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ITALIAN LANGUAGE

Italian word of the day: ‘Afa’

When it's getting hot and sticky in Italy, here's the word you need.

Italian word of the day: 'Afa'
Photo: Annie Spratt/Unsplash/Nicolas Raymond

It’s not just another word for a heatwave (ondata di caldo, or canicola).

Afa (pronounced “af-fah”) describes the particular type of oppressive, sultry heat that results from high humidity in Italy.

You’ll hear it used in weather reports to describe those days that feel stifling even though the temperature isn’t particularly high (at least, not by Italian standards).

– L’afa è in arrivo

The humid weather is on its way

It doesn’t translate exactly into English. Dictionaries use words like ‘muggy’, and ‘close’, but that doesn’t fully capture it.

-Senti che afa!

-Just feel how hot and muggy it is!

-C’è un’afa terribile 

-It’s terribly close

For one thing, this onomatopoeic term sounds like the sort of exhalation you might make when you’re feeling far too hot to move.

More than just being a bit stuffy, afa can describe a hot humidity and stillness that feels truly oppressive. It evokes those hot summer nights where the air is soup-like and you just can’t get to sleep.

There’s also the adjective afóso

This is used to describe stifling summer heat, and it’s probably a little too poetic for everyday use.

The Treccani dictionary in fact gives a line from a poem by Giovanni Papini as an example:

– nei meriggi afósi, quando l’aria trema tutta di calore

– At sultry noon, when the air trembles all over with heat

Some people say the arrival of l’afa in early summer is a bittersweet thing – the wave of humidity brings with it memories of first beach trips of past summers, and signals that it’s almost time for this year’s holidays to begin.

After all, it’ll soon be much too hot to do anything else.

Do you have a favourite Italian word you’d like us to feature? If so, please email us with your suggestion.

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ITALIAN WORD OF THE DAY

Italian word of the day: ‘Delusione’

We hope this word doesn't disappoint.

Italian word of the day: 'Delusione'

Experiencing a delusione (deh-loo-zee-OH-neh) in Italian may not be pleasant, but it doesn’t mean you need escorting to the psychiatrist’s chair.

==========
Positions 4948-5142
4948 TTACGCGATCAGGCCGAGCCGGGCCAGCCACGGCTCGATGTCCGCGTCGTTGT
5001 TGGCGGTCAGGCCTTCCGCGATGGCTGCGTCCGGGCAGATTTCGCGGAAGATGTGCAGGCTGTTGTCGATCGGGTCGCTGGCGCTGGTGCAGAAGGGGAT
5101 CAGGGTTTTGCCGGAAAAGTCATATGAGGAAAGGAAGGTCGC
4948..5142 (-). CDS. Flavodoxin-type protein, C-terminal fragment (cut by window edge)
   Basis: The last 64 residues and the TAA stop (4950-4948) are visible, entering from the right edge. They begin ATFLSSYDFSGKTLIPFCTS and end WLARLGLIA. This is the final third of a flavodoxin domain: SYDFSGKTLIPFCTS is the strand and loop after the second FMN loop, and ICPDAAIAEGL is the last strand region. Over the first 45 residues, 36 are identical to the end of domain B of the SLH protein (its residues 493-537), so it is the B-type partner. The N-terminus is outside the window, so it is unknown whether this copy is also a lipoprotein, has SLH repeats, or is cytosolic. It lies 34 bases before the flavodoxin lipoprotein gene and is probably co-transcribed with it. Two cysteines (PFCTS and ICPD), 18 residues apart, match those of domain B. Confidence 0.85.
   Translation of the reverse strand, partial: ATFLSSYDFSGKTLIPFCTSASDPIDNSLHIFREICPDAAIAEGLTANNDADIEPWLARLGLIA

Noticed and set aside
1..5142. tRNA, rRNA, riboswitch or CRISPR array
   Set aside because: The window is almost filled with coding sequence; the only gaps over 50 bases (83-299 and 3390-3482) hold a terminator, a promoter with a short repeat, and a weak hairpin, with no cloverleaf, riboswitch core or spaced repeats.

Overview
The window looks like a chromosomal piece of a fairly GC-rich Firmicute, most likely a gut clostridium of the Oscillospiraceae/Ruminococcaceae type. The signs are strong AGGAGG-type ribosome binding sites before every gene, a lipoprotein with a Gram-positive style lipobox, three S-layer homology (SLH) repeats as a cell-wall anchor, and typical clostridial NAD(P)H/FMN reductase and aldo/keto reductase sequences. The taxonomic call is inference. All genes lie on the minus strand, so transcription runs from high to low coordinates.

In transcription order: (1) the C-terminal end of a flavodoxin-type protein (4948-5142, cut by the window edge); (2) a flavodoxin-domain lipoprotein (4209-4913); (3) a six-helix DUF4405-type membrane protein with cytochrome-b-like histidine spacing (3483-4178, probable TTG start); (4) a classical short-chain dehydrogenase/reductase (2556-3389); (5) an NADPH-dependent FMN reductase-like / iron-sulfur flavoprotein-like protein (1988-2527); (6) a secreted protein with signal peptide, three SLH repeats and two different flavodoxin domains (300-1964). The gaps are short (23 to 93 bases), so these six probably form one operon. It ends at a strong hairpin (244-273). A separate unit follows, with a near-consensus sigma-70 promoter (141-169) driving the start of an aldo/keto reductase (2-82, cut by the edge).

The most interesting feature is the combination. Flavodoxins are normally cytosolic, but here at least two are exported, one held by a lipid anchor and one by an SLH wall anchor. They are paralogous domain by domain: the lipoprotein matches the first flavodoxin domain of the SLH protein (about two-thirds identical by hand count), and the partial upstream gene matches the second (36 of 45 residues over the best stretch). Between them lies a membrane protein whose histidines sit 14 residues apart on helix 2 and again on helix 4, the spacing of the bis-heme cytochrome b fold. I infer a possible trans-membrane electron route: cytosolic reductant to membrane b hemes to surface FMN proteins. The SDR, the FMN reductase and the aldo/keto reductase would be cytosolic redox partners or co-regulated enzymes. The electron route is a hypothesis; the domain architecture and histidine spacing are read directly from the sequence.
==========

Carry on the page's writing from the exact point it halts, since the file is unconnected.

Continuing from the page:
That’s because while delusione may look and sound like its English cousin ‘delusion’, the word actually means something quite different: disappointment.

Disappointment Disappointed GIF - Disappointment Disappointed Food Review GIFs

The two nouns actually have the same root in the Latin dēlūsiō, meaning a deceiving or deluding, and delūdō, meaning to deceive, dupe, or mock.

But while the English ‘delusion’ has hewn close to the original Latin meaning over the centuries, delusione at some point branched off to its current, quite different, definition.

There’s not much in the way of information about exactly when and how that happened, but it’s clearly a short associative hop from feeling ‘deceived’ or ‘duped’ by things turning out differently to what you’d expected to feeling ‘disappointed’.

Che delusione.
How disappointing.

La festa era, purtroppo, una grande delusione.
The party unfortunately was a big disappointment.

Mike Ehrmantraut Breaking Bad Che Delusione No Che Vergogna GIF - Disappointment Disappointed Oh No GIFs

The adjective for ‘disappointed’ is deluso for a single masculine subject, changing to delusa/delusi/deluse if the subject being described is feminine singular/masculine plural/feminine plural.

Era delusa da come era venuta la torta.
She was disappointed with how the cake turned out.

Devo dire che siamo davvero delusi dal fatto che siamo stati trattati in questo modo.
I have to say that we’re very disappointed to have been treated this way.

A word you’ll often see used in combination with deluso/a/i/e is rimanere (ree-man-EH-reh): rimanere deluso.

You might correctly recognise rimanere as meaning ‘to remain’, and wonder why we’d use that word here – but rimanere also has an alternative meaning along the lines of ‘to become’, ‘to get’, or simply ‘to be’.

For example, you can rimanere incinta (get pregnant), or rimanere ferito (get hurt or wounded, for example in a car accident).

It’s also very often used with emotions, usually those experienced in the moment rather than long-term ones: you can rimanere sorpreso (be surprised), rimanere triste (be sad), rimanere scioccato (be shocked)… and rimanere deluso (be disappointed).

Sono rimasto molto deluso quando mi ha detto di aver abbandonato la scuola.
I was very disappointed when she told me she had dropped out of school.

Siamo rimasti delusi dalle condizioni della stanza d’albergo al nostro arrivo.
We were disappointed by the condition of the hotel room when we arrived.

With that, we wish you a weekend free of delusioni (disappointments)!

Do you have an Italian word you’d like us to feature? If so, please email us with your suggestion.

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